Sweet science: NSBE gumdrop bridge contest builds interest in engineering
Designing and constructing a strong miniature bridge takes engineering acumen and plenty of strategy. But if the students who participated in the JHU chapter of the National Society of Black Engineers’ Bridge Building Contest are any example, it also takes substantial nutritional fortification.
“We’ve got plenty of pizza and wings, so help yourselves,” said Rayyan Gorashi, president of H.O.M.E.S (Hopkins Organization for Multicultural Engineers and Scientists) JHU’s NSBE chapter. Gorashi was welcoming students to the organization’s event, held on Thursday evening in the Mattin Center as part of Hopkins’ celebration of National Engineers Week.
At the event, five teams of two students loaded their plates and munched happily away as they competed to build the strongest possible 8-to-9-inch miniature bridges out of colorful, sugary gumdrops and wooden toothpicks in 30 minutes.
The models were then tested under progressively heavier loads of 45-gram alkaline batteries, calculators, cellphones, and a pouch of coins.
Meghna Kumar, a second year economics and sociology major, and Maya Foster, a second-year neuroscience major, competing as team “M & M,” took home the coveted $100 prize.
“The Bruddas,” a team comprising Rafael Ferguson and Justin Stith—both third-year environmental engineering majors—earned the second place spot.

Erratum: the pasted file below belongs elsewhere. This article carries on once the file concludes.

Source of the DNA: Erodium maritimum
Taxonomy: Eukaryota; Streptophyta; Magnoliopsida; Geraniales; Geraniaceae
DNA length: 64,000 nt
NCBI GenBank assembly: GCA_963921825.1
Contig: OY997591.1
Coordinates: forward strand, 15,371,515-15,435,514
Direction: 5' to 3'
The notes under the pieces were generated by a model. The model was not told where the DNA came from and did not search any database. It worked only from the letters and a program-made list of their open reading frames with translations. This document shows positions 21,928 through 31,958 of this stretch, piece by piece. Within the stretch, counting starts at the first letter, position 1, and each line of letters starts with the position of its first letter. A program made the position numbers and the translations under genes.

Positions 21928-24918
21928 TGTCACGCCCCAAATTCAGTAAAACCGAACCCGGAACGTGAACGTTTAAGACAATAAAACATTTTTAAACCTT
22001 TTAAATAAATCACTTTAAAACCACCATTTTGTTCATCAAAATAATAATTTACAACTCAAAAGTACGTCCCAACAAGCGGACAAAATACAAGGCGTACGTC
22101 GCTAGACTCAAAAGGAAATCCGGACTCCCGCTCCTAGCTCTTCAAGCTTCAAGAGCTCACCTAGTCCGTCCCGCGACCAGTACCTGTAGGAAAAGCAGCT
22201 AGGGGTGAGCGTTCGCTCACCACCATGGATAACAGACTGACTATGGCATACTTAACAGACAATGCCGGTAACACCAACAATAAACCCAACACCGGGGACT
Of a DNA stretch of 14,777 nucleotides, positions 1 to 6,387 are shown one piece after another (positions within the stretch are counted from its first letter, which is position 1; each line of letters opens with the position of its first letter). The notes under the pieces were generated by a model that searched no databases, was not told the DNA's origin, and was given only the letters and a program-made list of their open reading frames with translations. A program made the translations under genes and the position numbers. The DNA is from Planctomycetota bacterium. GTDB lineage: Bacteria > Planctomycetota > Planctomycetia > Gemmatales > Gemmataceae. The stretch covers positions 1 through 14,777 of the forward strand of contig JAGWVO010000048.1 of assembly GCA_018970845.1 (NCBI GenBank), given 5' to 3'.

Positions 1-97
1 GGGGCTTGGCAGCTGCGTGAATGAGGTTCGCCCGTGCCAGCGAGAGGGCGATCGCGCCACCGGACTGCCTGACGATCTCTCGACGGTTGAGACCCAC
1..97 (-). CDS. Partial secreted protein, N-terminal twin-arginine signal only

Damali Egyen-Davis, a third-year biomedical engineering major, and Maia Watson, a third-year environmental engineering major, competing as the “Island Gyals,” took home third place.
Two teams tied for the fourth-place spot: Tiffany Hu, a third-year molecular and cell biology major, and Evelyn Yeh, a third-year biomedical engineering major, as “Team Pho”; and Anna Deberry, a fourth-year chemical and biomolecular engineering major, and Blossom Ogunyinka, a third-year public health studies major, calling themselves the “Wakanda Women.”
Gorashi said that though the event was lighthearted and fun, it also had other benefits.
“These kinds of activities are important because of the tangible aspect of them. You’re there with your bridge (in the case of this activity) from start to finish. And by the end of the activity, you’re able to see and physically touch that thing that you’ve constructed,” she explained. “For me, this tangibility was exactly what attracted me to the field of engineering. And by doing these kinds of activities with people not from the same background, it may spark an interest for them, too.”
For more photos of the event, visit the Johns Hopkins Engineering Facebook page.